I’d like to start today with a poem in honor of Ruth Bader Ginsburg:
When Great Trees Fall
by Maya Angelou
When great trees fall,
rocks on distant hills shudder,
lions hunker down
in tall grasses,
and even elephants
lumber after safety.
When great trees fall
small things recoil into silence,
eroded beyond fear.
When great souls die,
the air around us becomes
light, rare, sterile.
We breathe, briefly.
Our eyes, briefly,
a hurtful clarity.
Our memory, suddenly sharpened,
gnaws on kind words
Great souls die and
our reality, bound to
them, takes leave of us.
dependent upon their
now shrink, wizened.
Our minds, formed
and informed by their
We are not so much maddened
as reduced to the unutterable ignorance
of dark, cold
And when great souls die,
after a period peace blooms,
slowly and always
irregularly. Spaces fill
with a kind of
soothing electric vibration.
Our senses, restored, never
to be the same, whisper to us.
They existed. They existed.
We can be. Be and be
better. For they existed.
Coronavirus & the Pandemic Response
Fauci interview: How to stay healthy, gather safely until summer 2022 – Business Insider
Thanks to my sister-in-law, Joanna Trescott, for passing this article along.
Racial Justice & Educational Resources
Decarcerating Care: Taking Policing out of Mental Health Crisis Response
I found this an inspiring webinar on rethinking mental health care and the role of police—or alternatives to police in interventions.
Living Room Craft Talks: The Art of Revision – A Six Week Series with Ellen Bass
Fridays – October 30, November 6, 13, 20, December 4, & 11
(with a break the week of November 27)
9 – 11 AM Pacific | 12 – 2 PM Eastern
“Whenever I remake a song…it is myself that I remake.” —W. B. Yeats
Many poets have the experience of generating a first draft that has a lot of vitality, a lot of potential. Though you’re pleased with your promising start, you’re not sure how to take it from there to a poem that’s as strong as you can make it. In this six-week craft talk series on the art of revision, acclaimed poet Ellen Bass will offer practical strategies that you can apply to your own poems. Some of the specific concerns will be: image and metaphor; syntax and diction; music, sound, rhythm, meter; compression and de-cluttering; expansion and discovery; beginnings and endings; form and structure; and lines and stanzas.
In addition to gaining insights from Ellen’s own work, a stellar line-up of poets have generously agreed to share drafts of their poems (and there will be more coming): Jericho Brown, Marie Howe, Patricia Smith, Toi Derricotte, Kwame Dawes, Natalie Diaz, Rick Barot, Barbara Ras, Frank X. Gaspar, Alicia Ostriker, Tim Seibles, Anna Scotti, Traci Brimhall, and Gary Young.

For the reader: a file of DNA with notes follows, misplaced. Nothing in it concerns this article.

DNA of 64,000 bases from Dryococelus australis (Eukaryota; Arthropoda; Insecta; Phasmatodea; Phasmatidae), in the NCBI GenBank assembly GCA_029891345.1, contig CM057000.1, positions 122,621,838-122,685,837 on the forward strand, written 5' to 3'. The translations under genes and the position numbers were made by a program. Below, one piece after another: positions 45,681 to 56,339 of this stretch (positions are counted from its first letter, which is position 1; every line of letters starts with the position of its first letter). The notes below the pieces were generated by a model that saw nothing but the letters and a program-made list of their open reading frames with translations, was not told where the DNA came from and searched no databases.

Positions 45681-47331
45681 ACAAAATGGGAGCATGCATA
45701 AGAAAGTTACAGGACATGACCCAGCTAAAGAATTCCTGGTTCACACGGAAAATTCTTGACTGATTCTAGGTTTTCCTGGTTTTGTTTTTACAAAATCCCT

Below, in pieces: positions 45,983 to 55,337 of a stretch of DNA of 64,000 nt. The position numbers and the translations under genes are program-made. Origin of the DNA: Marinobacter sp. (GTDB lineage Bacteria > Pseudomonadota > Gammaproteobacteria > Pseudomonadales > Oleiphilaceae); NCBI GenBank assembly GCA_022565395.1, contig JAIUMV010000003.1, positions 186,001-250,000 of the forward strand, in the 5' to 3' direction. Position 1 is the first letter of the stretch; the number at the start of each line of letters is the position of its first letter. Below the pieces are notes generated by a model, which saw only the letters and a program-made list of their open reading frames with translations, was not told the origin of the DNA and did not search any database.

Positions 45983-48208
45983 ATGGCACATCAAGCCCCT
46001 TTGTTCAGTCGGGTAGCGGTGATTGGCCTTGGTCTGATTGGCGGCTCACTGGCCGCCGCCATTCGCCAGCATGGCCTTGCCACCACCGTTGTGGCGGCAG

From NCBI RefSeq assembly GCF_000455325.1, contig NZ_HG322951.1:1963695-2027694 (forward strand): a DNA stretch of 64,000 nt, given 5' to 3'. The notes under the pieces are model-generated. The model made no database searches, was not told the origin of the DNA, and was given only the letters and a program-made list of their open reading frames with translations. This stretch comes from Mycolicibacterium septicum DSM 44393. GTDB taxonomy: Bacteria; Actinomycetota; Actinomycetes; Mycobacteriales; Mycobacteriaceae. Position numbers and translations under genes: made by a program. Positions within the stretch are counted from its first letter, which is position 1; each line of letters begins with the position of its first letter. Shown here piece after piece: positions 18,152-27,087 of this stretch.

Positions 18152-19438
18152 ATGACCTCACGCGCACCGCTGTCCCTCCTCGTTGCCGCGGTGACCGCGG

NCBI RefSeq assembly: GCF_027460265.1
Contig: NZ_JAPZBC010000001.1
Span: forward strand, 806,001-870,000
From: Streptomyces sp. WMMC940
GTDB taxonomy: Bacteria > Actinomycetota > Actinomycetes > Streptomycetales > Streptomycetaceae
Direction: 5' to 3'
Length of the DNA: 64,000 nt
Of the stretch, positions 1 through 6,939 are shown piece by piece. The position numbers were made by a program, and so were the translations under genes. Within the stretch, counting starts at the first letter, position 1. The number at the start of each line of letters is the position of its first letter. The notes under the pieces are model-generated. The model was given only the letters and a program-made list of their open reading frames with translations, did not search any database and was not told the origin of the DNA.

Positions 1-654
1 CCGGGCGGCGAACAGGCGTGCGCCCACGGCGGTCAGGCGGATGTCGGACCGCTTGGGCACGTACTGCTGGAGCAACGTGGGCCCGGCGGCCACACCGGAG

For more information and to register:
NYTimes: National Book Awards Names 2020 Nominees
Looking for something good to read? Of the ones on this list, I just finished Caste by Isabel Wilkerson and it is definitely the best and most valuable book I’ve read on race and systemic injustice in the last five months. Highly recommended. I loved the audio version.
National Book Awards Names 2020 Nominees:
I’ve had the honor of being invited to participate in a ten-day Summit designed to help empower women over 40. More than 40 experts will teach to their expertise—I’ll be teaching about the healing power of writing, of course. The Summit begins on September 21 and ends on October 4th. My virtual talk will be air on the final day. Videos are free for 48 hours—if you want longer access, then you can pay. If you’d like to hear what I have to say about the power of writing—and learn from an amazing gallery of well-resourced, knowledgeable women, you can check out the Summit here:
Into Reclaiming Fire
A look at how indigenous people used fire affectively to control forests and prevent huge fires.
Here’s what it’s about:
It’s hard to comprehend the scale of the wildfires burning across the west. Millions of acres have burned, thousands of homes and structures have been destroyed. Dozens of people are dead and more are missing. Hazardous air quality and apocalyptic skies have forced millions to stay inside.
Climate change is a major reason why these fires continue to get bigger, more frequent, and more destructive. But years of fire suppression means the forests are full of overgrown brush, which acts as fuel for these massive wildfires.
Native tribes like the Yuroks in far northern California used to regularly burn the land to clear the brush, until the government banned the practice for decades. But indigenous people are reclaiming their traditions of burning the land, and helping the environment in the process.
On the latest episode of Into America, host Trymaine Lee talks with Margo Robbins, a Yurok tribal member and president of the Cultural Fire Management Council, about her work in resurrecting the practice of burning to help the land.
For a transcript, please visit https://www.msnbc.com/intoamerica.